FIG. 8 depicts a T-stand display incorporating the security system 10 therein. A T-stand 170 is conventional design includes a generally horizontally disposed cross bar 172 supported at an intermediate location thereon by a generally vertical support shaft 174 mounted on a supporting base 176 at the lower end thereof. The portions of the cross bar 172 extending on opposite sides of the support shaft 174 are adapted to have articles of clothing hung therefrom. The articles of clothing are omitted from FIG. 8 for simplicity of illustration. In actual practice, however, clothing articles such as the jacket 62 shown in FIG. 3 would have their hangers 64 hung directly on the cross bar 172 or on an apparatus attached thereto. The loops 16 coupled to such articles of clothing would be plugged into both of an opposite pair the manifold units 14. In this example, the manifold units 14 are coupled in series to the control box 12 such that a left-hand one 178 of the manifold units 14 is coupled to a right-hand one 180 of the manifold units 14 by a releasable cable 182. The right-hand one 180 of the manifold units 14 is coupled via a releasable cable 184 to the control box 12.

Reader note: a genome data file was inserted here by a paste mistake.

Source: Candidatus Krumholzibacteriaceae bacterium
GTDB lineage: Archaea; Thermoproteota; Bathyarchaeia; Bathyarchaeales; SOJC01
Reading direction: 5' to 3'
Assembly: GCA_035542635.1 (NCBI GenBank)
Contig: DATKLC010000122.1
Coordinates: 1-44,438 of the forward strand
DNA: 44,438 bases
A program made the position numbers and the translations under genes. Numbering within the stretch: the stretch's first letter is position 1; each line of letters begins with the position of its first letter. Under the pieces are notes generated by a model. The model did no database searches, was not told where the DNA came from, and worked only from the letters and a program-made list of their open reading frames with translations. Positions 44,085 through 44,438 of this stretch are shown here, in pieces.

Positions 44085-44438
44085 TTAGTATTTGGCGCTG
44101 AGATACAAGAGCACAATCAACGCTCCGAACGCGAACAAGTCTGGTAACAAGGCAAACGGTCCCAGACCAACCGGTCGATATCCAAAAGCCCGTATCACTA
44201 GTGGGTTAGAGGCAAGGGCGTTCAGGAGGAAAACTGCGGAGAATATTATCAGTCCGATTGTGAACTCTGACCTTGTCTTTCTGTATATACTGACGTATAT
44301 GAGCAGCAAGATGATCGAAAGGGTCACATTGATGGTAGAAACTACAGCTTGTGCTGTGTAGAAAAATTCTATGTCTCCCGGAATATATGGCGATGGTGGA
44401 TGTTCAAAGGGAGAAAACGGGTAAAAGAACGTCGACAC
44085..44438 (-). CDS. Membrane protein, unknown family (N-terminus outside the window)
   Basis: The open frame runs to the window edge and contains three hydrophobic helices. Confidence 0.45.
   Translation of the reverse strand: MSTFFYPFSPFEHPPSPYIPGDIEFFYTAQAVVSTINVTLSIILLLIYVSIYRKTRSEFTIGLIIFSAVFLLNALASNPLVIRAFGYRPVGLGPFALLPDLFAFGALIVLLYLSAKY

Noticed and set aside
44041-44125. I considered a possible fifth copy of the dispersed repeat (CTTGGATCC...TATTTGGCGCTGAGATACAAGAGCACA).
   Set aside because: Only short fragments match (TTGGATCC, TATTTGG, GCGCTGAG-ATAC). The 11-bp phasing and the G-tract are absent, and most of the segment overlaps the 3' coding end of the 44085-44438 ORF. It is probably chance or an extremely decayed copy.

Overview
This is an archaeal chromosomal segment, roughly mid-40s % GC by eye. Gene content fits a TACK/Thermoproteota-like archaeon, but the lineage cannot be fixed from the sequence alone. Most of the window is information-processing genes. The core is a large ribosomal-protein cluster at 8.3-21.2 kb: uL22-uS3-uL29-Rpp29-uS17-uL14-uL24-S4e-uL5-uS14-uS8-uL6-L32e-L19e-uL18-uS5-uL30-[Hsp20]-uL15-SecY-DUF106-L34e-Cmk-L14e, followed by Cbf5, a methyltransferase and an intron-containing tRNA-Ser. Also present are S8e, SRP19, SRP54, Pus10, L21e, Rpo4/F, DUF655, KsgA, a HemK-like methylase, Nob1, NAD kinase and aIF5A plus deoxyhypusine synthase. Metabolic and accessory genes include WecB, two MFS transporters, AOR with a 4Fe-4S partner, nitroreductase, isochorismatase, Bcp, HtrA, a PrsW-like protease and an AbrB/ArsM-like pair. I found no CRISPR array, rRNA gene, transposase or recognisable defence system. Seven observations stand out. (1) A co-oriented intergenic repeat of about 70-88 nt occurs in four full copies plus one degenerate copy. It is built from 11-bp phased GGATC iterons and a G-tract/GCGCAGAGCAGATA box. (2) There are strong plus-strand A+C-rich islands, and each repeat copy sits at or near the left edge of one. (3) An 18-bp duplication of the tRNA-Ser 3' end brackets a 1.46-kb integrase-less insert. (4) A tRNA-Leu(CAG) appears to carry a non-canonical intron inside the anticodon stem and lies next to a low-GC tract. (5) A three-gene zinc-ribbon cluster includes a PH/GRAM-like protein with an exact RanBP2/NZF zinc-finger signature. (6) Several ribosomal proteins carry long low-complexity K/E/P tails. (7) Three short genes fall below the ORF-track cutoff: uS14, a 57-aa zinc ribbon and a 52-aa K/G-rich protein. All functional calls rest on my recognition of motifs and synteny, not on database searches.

The left and right manifold units 178 and 180 are mounted on the support shaft 174 immediately below the cross bar 152 by a bracket assembly 186 which s shown in detail in FIG. 10. The control box 12 is mounted on the support shaft 174 by a bracket arrangement 188 which may comprise a portion of the bracket assembly 186 shown in FIG. 10. FIG. 9 shows the manner in which each of the manifold units 14 is provided with a pair of clps to facilitate coupling to the bracket arrangement 186.
One of the manifold units 14 is shown in FIG. 9. The manifold unit 14 has a first clip 190 mounted on a back surface 192 of the manifold unit 14 adjacent an upper end of the manifold unit 14. A second clip 194 is mounted on the back surface 192 at the opposite lower end of the manifold unit 14.